Among Greek histories of the fall of Constantinople in 1453, the work of Laonikos (ca. 1430–ca. 1465) has by far the broadest scope. Born to a leading family of Athens under Florentine rule, he was educated in the classics at Mistra by the Neoplatonist philosopher Plethon.
In the 1450s, Laonikos set out to imitate Herodotos in writing the history of his times, a version in which the armies of Asia would prevail over the Greeks in Europe. The backbone of The Histories, a text written in difficult Thucydidean Greek, is the expansion of the Ottoman Empire from the early 1300s to 1464, but Laonikos’s digressions give sweeping accounts of world geography and ethnography from Britain to Mongolia, with an emphasis on Spain, Italy, and Arabia. Following the methodology of Herodotos and rejecting theological polemic, Laonikos is the first Greek writer to treat Islam as a legitimate cultural and religious system. He followed Plethon in viewing the Byzantines as Greeks rather than Romans, and so stands at the origins of Neo-Hellenic identity.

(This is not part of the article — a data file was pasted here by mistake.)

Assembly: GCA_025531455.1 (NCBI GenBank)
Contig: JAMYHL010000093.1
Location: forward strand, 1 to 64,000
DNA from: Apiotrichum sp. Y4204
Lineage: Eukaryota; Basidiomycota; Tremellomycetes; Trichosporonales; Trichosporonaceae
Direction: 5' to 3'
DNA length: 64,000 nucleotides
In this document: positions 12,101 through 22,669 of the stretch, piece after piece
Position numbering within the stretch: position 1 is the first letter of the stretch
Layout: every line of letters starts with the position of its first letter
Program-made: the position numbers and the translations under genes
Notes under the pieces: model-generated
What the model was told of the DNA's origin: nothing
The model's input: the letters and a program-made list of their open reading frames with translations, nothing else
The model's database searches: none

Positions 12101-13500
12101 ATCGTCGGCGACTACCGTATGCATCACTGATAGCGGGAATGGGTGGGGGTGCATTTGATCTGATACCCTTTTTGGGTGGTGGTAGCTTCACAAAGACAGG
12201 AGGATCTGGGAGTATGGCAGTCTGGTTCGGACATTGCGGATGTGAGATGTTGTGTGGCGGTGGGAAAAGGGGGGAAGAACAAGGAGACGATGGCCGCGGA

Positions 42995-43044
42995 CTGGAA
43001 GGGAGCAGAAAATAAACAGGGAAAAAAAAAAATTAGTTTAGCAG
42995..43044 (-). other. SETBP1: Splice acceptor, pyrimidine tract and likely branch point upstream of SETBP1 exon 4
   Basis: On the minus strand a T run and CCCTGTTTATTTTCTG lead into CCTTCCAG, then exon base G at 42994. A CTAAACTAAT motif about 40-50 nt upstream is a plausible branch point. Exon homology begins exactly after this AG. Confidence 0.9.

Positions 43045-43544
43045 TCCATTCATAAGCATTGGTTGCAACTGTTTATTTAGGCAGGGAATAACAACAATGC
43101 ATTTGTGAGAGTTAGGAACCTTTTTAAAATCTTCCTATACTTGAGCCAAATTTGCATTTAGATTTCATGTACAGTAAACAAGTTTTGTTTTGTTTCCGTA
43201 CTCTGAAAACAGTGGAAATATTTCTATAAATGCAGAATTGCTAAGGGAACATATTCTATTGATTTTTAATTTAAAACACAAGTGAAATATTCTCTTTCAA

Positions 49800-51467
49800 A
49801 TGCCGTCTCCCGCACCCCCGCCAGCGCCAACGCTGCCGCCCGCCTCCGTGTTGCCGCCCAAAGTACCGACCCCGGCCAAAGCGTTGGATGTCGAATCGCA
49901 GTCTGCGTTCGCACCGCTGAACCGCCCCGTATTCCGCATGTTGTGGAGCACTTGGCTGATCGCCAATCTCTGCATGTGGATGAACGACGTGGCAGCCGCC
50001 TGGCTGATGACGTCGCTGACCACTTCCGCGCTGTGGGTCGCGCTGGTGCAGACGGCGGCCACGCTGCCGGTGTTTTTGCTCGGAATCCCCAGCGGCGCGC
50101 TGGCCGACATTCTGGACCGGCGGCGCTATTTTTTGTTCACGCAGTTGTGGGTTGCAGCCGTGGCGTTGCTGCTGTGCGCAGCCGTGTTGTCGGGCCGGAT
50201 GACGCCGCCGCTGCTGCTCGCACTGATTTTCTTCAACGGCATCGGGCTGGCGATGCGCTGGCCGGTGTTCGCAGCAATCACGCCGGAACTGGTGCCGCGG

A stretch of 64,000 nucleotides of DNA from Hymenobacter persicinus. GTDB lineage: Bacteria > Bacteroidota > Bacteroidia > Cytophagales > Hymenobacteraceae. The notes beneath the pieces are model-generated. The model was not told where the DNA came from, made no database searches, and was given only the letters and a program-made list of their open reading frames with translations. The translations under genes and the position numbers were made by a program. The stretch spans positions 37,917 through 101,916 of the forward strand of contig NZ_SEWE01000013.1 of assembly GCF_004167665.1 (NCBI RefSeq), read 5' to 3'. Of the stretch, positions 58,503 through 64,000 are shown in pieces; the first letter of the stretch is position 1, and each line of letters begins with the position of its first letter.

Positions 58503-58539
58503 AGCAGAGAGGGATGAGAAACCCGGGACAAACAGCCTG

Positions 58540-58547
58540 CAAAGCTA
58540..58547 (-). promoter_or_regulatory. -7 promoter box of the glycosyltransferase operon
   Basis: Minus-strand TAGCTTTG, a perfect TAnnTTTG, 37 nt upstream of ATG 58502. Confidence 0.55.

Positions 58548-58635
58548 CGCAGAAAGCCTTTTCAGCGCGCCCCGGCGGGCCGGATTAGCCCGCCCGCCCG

This translation makes the entire text of The Histories available in English for the first time.
There is much here that would appeal to readers interested specifically in Byzantine history, and more generally in the history of the east Mediterranean, the Balkans, and Turkey in the 14th and 15th centuries. The translation flows smoothly and is accompanied by much needed explanatory notes on persons and geography.
- 560 pages
- 5-1/4 x 8 inches
- Harvard University Press
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